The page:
Ramblings of a Tampa engineer

So I've come across another email case. A friend of mine got their email password stolen for their Yahoo account. Within minutes their Gmail account was also compromised and the password on both accounts were changed. Hope seemed lost, and this post details the outline of my procedure to regain possession of both accounts.

Step 1 - The damage

  • At this point you've noticed the damage. Your email account has sent some SPAM email to all your email addresses. This is a bad, but not currently a thing to worry about. Regaining security of the account is the utmost key.
Step 2 - Setting boundaries
  • You need to restore password protection. There are various ways to recover a password relating to
    • Recovery Method (via alternative email)
    • Security Questions
    • Phone Reset
  • All these methods can also be used against you. So before changing the password of your account make sure the recovery email doesn't point to a compromised email and that it is set to an email account you recognize.
  • Security Questions are nasty little buggers, because sometimes you can change them. So the hacker could modify them. Always check that you know your security questions, and if in doubt re-make them.
  • Some email services (Gmail) offer 2-way authentication. This requires all log ins on new computers to be verified by a ID sent to the phone number on file. This is a 2 step authentication and proves to nullify all attacks, as the attacker needs to know the Security Questions in order to bypass this step.
Step 3 - Reset the pass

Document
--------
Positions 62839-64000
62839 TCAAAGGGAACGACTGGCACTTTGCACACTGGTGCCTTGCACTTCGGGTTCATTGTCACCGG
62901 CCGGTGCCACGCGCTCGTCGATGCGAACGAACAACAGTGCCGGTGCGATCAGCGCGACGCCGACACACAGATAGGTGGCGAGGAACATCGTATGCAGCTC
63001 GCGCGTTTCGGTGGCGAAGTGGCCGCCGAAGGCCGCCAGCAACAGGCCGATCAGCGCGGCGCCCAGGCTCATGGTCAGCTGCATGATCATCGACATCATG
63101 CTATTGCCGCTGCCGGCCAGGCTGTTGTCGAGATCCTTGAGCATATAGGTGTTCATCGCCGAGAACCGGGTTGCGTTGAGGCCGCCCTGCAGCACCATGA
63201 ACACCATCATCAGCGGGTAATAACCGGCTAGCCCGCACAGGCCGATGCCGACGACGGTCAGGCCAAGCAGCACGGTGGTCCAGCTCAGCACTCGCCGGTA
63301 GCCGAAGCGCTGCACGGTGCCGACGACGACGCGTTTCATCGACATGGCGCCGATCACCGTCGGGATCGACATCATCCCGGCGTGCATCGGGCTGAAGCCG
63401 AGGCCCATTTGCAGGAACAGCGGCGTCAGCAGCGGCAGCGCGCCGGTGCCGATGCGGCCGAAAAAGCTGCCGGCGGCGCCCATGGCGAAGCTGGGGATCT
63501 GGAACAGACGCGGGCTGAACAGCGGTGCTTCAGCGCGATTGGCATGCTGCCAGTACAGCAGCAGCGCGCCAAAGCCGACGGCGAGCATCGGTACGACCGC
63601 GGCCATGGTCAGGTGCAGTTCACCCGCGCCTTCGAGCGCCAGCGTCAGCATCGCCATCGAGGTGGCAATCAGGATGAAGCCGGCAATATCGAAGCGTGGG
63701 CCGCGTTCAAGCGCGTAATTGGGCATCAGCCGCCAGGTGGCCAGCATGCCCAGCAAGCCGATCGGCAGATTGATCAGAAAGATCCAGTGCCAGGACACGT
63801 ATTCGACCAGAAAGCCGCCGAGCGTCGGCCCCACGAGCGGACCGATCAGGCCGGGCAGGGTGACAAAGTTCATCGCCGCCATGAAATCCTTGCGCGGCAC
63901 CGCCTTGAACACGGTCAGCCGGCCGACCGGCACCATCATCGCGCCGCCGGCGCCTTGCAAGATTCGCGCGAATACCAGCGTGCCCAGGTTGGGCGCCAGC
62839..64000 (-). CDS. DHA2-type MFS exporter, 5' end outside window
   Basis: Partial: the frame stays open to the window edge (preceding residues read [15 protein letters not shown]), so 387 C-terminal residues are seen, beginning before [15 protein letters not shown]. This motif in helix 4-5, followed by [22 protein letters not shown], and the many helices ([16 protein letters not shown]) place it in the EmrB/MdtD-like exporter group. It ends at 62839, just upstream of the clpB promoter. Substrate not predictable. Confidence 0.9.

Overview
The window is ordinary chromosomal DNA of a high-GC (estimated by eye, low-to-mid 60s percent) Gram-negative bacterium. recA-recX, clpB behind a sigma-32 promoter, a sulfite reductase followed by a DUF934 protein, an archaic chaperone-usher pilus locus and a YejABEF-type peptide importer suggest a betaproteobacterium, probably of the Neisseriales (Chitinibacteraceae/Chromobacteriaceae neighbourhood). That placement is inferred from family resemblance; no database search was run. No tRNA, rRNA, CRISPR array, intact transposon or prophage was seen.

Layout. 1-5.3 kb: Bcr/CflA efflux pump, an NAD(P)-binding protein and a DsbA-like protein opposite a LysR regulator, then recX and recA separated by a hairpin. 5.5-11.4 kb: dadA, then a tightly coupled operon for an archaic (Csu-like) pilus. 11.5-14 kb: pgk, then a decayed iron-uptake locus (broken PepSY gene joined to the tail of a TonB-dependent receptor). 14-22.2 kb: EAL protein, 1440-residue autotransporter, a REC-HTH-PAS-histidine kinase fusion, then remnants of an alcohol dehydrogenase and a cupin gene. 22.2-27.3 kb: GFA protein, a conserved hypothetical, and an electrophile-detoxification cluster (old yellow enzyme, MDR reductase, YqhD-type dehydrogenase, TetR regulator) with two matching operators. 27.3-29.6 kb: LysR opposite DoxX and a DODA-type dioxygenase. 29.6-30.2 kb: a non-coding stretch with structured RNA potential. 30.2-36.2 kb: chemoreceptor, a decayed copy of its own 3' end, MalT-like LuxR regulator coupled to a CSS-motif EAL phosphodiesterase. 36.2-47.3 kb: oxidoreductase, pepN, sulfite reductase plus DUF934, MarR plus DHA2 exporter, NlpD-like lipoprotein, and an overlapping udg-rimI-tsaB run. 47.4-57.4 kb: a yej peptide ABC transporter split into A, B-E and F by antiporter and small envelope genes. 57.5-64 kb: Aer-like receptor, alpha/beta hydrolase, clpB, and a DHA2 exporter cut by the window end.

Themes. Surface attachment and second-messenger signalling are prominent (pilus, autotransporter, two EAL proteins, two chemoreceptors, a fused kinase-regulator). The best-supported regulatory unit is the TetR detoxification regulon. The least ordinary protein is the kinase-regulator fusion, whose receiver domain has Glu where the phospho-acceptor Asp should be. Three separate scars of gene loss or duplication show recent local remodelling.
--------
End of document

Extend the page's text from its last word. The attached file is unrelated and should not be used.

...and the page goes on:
• After following Step 2, the best part is to change the compromised password to a new unused password. The instant you change this your attacker will try and get back into your account, and if you didn't follow Step 2 they might be able to regain entry.
Step 4 - The cleanup
  • Things to check
    • Forward email? Are your emails being forwarded elsewhere?
    • Reply-To. Is the Reply-To field changed to some email that isn't yours? Clever technique used by hackers.
    • Signature modification. Did the attacker modify your signature to reflect something you don't support.
    • Sent mail. Always check the Sent Mail. Most hackers will purge this folder, but those who don't will leave a nice trail to follow.
    • Credit Card, etc. Call all your important companies. Ask if any of your information / plans were changed in the past 72 hours. 
Step 5 - Prevention
  • Separate passwords for different main accounts. (One pass for social networking sites, one pass for bank site, one pass for game sites, etc)
  • Updated virus protection for computer.
  • Common sense to prevent falling for classic spoof / spam emails.
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